Elton should know that as well as we do. But what I am certain is now, if there were even a microgram of doubt it's been evaporated to oblivion. He is damn sure in no doubt what the reaction has been on the ground. A future blog post rounding up this years tour will put meat on that bone. My prediction? The next album, if of course there is one, will feature the band. Whoever produces it will have that mandate thrust upon him or her. If the ghosts of the past are too much for the current producer to try and either replicate, imitate or recreate, then hand the baton over to someone who wouldn't have any such hangups. Accept the challenge. Produce an 'Elton' album, not one of your own and by doing so try and shape Elton into fitting predetermined holes.

Monday, November 25, 2013

'Time Stands Still Before Me'

I got this documentary about 13 years ago on an old VHS tape, but thanks to the 'Big Wonder Down Under; a far better quality version has now surfaced. It had been ages since I watched it, but since this new one was uploaded I've watched it countless times. It's fantastic, a real view de force...

Live In Australia was my first Elton album. Way back when. Don't Let The Sun Go Down On Me at the time was one of my favourite Elton songs, so the opportunity to have a live version with a full orchestral arrangement on it was too much to resist. The rest as they say is the continuing journey from the entry via that gateway drug...

The concept of Elton doing such a tour in the mid 80's was baffling in some ways, but a leap of faith (on both sides) that ultimately proved one of his groundbreaking moments. Trailblazing in fact. Nobody had done anything of that scale before. But since then most major acts have attempted something similar. But where Elton had the upper hand on them all, was that his welding of the two setups was not a compromise. The arrangements were part and parcel of the songs. No afterthought or attempt to jemmy them into fitting around the song. One and one certainly equalled the right answer.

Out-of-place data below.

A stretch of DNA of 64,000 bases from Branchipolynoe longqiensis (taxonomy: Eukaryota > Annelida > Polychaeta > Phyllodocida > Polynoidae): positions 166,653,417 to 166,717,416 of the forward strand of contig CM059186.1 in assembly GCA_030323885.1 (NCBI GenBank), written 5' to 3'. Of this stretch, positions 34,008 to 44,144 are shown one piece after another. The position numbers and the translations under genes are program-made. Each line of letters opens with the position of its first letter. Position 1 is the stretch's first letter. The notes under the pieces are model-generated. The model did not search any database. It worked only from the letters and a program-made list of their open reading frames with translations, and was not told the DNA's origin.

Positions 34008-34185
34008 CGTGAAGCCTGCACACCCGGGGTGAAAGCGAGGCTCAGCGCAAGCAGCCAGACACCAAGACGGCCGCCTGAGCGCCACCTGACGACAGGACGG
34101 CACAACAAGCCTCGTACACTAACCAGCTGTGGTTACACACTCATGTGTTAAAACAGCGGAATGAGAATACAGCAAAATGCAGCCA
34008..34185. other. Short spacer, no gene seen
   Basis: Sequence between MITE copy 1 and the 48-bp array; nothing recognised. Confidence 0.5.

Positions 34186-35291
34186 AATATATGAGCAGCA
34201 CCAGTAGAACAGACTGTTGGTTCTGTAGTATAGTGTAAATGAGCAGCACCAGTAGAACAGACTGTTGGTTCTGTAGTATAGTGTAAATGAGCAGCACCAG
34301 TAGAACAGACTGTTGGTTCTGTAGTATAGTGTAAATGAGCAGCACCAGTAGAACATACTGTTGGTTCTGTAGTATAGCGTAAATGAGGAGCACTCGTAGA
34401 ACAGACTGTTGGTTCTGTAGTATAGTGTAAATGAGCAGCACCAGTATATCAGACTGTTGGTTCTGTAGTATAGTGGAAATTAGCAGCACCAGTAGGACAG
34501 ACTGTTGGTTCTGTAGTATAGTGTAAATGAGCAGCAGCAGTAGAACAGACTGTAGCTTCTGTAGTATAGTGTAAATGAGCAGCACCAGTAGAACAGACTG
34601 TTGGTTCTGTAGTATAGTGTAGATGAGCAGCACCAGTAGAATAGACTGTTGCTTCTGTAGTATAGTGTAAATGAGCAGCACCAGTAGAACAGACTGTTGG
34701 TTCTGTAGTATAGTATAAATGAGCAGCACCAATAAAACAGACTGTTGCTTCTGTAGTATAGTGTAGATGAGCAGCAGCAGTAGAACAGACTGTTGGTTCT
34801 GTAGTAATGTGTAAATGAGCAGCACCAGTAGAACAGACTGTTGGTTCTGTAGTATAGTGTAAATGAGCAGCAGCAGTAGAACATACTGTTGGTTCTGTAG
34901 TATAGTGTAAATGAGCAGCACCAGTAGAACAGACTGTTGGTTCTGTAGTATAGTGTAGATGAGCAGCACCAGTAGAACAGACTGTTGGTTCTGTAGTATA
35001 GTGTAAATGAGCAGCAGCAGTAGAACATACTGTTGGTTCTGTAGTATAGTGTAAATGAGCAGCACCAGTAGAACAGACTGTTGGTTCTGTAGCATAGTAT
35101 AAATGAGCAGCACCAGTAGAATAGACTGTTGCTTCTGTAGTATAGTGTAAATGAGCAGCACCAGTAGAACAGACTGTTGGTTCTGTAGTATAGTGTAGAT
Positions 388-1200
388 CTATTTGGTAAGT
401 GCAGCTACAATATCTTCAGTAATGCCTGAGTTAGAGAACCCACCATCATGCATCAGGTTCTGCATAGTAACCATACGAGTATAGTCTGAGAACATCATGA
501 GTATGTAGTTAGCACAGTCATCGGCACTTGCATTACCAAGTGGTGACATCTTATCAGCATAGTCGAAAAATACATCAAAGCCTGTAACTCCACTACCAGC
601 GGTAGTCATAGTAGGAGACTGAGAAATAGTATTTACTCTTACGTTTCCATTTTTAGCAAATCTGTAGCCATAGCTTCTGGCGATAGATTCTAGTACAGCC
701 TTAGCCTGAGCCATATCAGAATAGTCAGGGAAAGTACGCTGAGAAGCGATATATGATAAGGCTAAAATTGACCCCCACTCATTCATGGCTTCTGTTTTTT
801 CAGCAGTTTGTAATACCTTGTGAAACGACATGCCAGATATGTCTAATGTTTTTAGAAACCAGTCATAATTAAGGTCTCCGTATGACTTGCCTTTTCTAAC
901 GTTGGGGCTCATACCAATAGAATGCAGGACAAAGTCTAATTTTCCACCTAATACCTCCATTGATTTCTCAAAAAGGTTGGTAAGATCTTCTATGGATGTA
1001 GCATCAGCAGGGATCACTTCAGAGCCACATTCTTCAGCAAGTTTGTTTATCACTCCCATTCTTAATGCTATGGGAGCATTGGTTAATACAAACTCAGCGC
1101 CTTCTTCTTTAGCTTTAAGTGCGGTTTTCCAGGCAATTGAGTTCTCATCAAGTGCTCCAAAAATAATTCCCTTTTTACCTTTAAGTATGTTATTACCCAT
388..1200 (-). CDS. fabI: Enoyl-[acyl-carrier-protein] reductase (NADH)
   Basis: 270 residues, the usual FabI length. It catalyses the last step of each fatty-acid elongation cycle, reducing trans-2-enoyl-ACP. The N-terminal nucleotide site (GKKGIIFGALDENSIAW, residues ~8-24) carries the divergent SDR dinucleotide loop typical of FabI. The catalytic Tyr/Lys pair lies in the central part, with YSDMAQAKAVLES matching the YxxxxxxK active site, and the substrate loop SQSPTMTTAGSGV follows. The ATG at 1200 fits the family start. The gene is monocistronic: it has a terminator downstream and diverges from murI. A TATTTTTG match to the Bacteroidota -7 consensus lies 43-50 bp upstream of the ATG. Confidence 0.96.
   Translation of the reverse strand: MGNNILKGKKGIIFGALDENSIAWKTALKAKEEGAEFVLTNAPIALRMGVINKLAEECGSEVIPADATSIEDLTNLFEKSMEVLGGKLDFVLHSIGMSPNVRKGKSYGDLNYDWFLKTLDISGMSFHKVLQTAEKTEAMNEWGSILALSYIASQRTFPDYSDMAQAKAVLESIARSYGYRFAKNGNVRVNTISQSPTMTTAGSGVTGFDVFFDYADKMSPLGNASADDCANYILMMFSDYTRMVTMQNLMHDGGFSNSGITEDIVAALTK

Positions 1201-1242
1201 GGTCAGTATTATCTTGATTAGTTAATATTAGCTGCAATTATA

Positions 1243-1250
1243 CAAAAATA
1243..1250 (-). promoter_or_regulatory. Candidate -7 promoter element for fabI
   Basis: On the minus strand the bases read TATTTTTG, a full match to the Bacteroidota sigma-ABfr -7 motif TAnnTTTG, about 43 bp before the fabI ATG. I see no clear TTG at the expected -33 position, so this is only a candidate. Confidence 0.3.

On this post I'm going to even begin to attempt to go through the entire show. To do so would over load Google's memory banks and possibly create a Y2K type shutdown of it's servers. What I will do is give an overview as inspired by the documentary with some remarks about it. My suggestion after watching it would be to seek out the full show on YouTube. The full three hour show is available there. Unfortunately the entire show was never released officially. Either on disc or DVD. The Geffen effect again. He's not a favourite of this blog, his attempts to derail Elton's career in the mid 80's merely ended up with Geffen himself almost falling onto the rails. More is the pity he didn't he withheld all the songs performed on the night that recorded originally during his period in charge of Elton's studio output. A scandalous decision, one that didn't lessen the impact of the album but merely highlighted Geffen's own false sense of importance.

This documentary from ABC television in Australia offers a unique perspective. Having access to all the main players of the tour, from backstage to onstage, it gives a rare look at the embryosis of a tour to it's final climax. The creation of the 'spectacular soundwise event' was only something Elton could pull off. His own words in prophesying it in Los Angeles in October were correct. Australia over the years has seen some terrific Elton tours. Incredibly unique, a testament to Elton's faith in the country which was one of the first outside of the US to embrace him right from the start. So no surprise then he chose it to launch with force on of his greatest tours. But to do so he had to round up his trusty lieutenants, those that knew his music as well as he did, better than him in some ways. Not quite seven, but still magnifecent and just as critical and complimentary to each other.